Sabrina has always followed her passion for business and sustainability. This May she will graduate with a dual-degree (MBA / MS) through the University of Michigan’s Erb Institute for Global Sustainable Enterprise, furthering her affinity for multi-disciplinary education and experiences. In both the Ross School of Business and the School of Natural Resources and Environment, she is recognized as a natural leader among her peers, as well as faculty in administration. At the University of Michigan, she also has served as a two-term Co-President of Design+Business, a student organization promoting design methodologies to lead and facilitate innovation, and as the Canadian representative on the Office of Career Development International Committee. Even amidst her busy academic schedule, she remained an active community leader as Director (now Emeritus) of the ReBuilding Exchange, a social enterprise promoting deconstruction and material reuse, and Board Member of TEDxWinnipeg.
Sabrina wants to define what the 21st century business leader should be, using systems and design thinking as core to achieving sustainability. This passion has led to her recognition as an inaugural Dow Fellow, receiving the Frederick A. and Barbara M. Erb Environmental Management Fellowship, being selected to observe COP17 in Durban, and contributing to a Rio+20 submission on sustainability futures and their business / policy implications.
Sabrina further leveraged her internships and graduate theses, to surface how sustainability serves as a source of innovation for business and economies. For example, during a 2012 summer internship at Ford Motor Co., Sullivan delved into the future of urban mobility by focusing on how cities function as ecosystems that must operate efficiently to provide mobility to their citizens. Working with Ford’s automotive researchers, planners and innovators, she created a market-segmentation analysis of 64 megacities and emerging megacities in the global economy to identify similarities and differences shaping their diverse mobility needs. Her “City as Customer” work stream ─ part of Ford’s “Blueprint for Urban Mobility” initiative ─ contributed to a greater understanding of global mobility challenges and potential strategies to address them. Sullivan’s penchant for systems thinking and innovation surfaced again last summer during a fellowship at the Canada-based Pembina Institute, where she led Canadian energy companies and other stakeholders in creating visions for energy in the future. She also fostered conversations about ways the energy industry could develop a more sustainable supply chain and how the adoption of innovative policies and tools could propel Canada toward a clean-energy future.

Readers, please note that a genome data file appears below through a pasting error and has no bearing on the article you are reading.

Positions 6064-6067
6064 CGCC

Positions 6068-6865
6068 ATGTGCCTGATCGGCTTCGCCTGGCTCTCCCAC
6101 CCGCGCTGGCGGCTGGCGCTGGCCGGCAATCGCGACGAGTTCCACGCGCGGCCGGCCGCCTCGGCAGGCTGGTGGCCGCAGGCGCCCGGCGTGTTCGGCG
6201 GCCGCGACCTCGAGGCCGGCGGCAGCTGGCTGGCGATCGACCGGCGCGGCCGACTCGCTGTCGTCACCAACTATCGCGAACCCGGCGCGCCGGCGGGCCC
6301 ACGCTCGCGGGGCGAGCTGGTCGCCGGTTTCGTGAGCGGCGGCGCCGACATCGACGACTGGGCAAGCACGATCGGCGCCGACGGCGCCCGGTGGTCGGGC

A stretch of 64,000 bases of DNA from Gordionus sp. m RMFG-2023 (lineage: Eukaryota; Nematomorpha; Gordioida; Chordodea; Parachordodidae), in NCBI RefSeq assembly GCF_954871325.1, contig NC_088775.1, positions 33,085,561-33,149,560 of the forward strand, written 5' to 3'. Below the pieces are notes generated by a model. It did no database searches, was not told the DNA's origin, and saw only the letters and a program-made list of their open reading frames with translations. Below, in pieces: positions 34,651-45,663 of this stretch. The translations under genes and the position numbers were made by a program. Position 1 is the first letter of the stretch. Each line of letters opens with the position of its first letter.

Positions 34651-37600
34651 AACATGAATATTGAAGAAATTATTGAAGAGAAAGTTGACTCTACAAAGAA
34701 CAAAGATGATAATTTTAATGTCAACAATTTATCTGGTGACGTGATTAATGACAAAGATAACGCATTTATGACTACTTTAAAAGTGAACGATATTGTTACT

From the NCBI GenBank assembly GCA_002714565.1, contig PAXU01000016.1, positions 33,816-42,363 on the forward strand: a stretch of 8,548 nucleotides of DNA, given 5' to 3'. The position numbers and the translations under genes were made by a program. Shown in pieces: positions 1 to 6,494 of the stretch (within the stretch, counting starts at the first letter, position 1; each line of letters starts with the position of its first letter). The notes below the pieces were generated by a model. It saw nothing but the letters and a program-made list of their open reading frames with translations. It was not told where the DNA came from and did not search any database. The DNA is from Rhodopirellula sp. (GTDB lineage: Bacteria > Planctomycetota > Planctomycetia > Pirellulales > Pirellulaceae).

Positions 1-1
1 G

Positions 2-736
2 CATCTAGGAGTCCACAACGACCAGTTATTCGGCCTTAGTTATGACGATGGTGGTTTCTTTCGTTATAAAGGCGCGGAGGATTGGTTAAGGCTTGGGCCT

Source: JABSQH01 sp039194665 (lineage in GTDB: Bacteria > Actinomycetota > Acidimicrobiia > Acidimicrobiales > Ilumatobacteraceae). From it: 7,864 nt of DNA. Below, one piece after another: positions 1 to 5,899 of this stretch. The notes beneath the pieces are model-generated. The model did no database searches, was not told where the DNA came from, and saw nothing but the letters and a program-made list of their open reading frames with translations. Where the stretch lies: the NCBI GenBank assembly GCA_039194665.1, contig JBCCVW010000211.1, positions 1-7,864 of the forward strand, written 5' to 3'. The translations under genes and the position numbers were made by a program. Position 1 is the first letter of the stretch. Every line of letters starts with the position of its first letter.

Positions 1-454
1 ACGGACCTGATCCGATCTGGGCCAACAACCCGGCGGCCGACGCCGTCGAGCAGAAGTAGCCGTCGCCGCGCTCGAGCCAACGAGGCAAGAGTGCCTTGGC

“Our world is moving toward a point where diverse industries ─ such as automotive, information technology, energy, consumer products and health care ─ will have to collaborate in order to create disruptive innovations,” Sullivan says. “I’m looking for the job, the people and the opportunity that will allow me to tap into my love of trends and addressing complex problems to create a sustainable future.”
In 2006, she received her Bachelor of Commerce with Distinction from the University of Calgary, drove the development of the school’s CSR & Sustainable Development Certificate, while serving in leadership roles with several Canadian NGOs. Following this, Sabrina worked as a Strategy Consultant with Deloitte moving between Canada and the United States, advising on sustainability, strategy, business trans